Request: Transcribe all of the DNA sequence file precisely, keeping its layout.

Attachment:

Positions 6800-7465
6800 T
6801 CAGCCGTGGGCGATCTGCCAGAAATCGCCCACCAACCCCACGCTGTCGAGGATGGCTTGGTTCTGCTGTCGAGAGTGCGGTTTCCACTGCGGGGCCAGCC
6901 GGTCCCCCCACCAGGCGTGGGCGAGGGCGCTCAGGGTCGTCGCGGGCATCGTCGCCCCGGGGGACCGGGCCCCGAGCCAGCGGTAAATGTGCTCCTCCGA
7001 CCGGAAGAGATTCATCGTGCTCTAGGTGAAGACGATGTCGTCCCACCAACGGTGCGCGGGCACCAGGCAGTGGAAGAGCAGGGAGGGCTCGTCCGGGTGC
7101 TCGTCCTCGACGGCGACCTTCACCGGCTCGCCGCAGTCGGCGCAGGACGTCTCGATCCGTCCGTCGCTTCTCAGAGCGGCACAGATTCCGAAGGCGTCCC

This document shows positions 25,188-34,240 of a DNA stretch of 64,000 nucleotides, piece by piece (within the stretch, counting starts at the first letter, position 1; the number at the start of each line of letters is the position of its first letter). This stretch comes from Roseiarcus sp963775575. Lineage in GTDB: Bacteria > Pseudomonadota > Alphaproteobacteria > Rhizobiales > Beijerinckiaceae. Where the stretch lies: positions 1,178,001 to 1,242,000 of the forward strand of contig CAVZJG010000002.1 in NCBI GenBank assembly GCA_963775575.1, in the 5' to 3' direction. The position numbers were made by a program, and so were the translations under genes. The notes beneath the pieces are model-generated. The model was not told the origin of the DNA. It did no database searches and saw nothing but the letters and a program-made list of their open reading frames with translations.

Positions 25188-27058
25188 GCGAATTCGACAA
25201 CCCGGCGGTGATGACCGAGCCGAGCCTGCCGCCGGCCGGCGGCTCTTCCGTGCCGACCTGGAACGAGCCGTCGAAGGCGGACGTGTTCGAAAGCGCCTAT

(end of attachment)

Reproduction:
Positions 6800-7465
6800 T
6801 CAGCCGTGGGCGATCTGCCAGAAATCGCCCACCAACCCCACGCTGTCGAGGATGGCTTGGTTCTGCTGTCGAGAGTGCGGTTTCCACTGCGGGGCCAGCC
6901 GGTCCCCCCACCAGGCGTGGGCGAGGGCGCTCAGGGTCGTCGCGGGCATCGTCGCCCCGGGGGACCGGGCCCCGAGCCAGCGGTAAATGTGCTCCTCCGA
7001 CCGGAAGAGATTCATCGTGCTCTAGGTGAAGACGATGTCGTCCCACCAACGGTGCGCGGGCACCAGGCAGTGGAAGAGCAGGGAGGGCTCGTCCGGGTGC
7101 TCGTCCTCGACGGCGACCTTCACCGGCTCGCCGCAGTCGGCGCAGGACGTCTCGATCCGTCCGTCGCTTCTCAGAGCGGCACAGATTCCGAAGGCGTCCC

This document shows positions 25,188-34,240 of a DNA stretch of 64,000 nucleotides, piece by piece (within the stretch, counting starts at the first letter, position 1; the number at the start of each line of letters is the position of its first letter). This stretch comes from Roseiarcus sp963775575. Lineage in GTDB: Bacteria > Pseudomonadota > Alphaproteobacteria > Rhizobiales > Beijerinckiaceae. Where the stretch lies: positions 1,178,001 to 1,242,000 of the forward strand of contig CAVZJG010000002.1 in NCBI GenBank assembly GCA_963775575.1, in the 5' to 3' direction. The position numbers were made by a program, and so were the translations under genes. The notes beneath the pieces are model-generated. The model was not told the origin of the DNA. It did no database searches and saw nothing but the letters and a program-made list of their open reading frames with translations.

Positions 25188-27058
25188 GCGAATTCGACAA
25201 CCCGGCGGTGATGACCGAGCCGAGCCTGCCGCCGGCCGGCGGCTCTTCCGTGCCGACCTGGAACGAGCCGTCGAAGGCGGACGTGTTCGAAAGCGCCTAT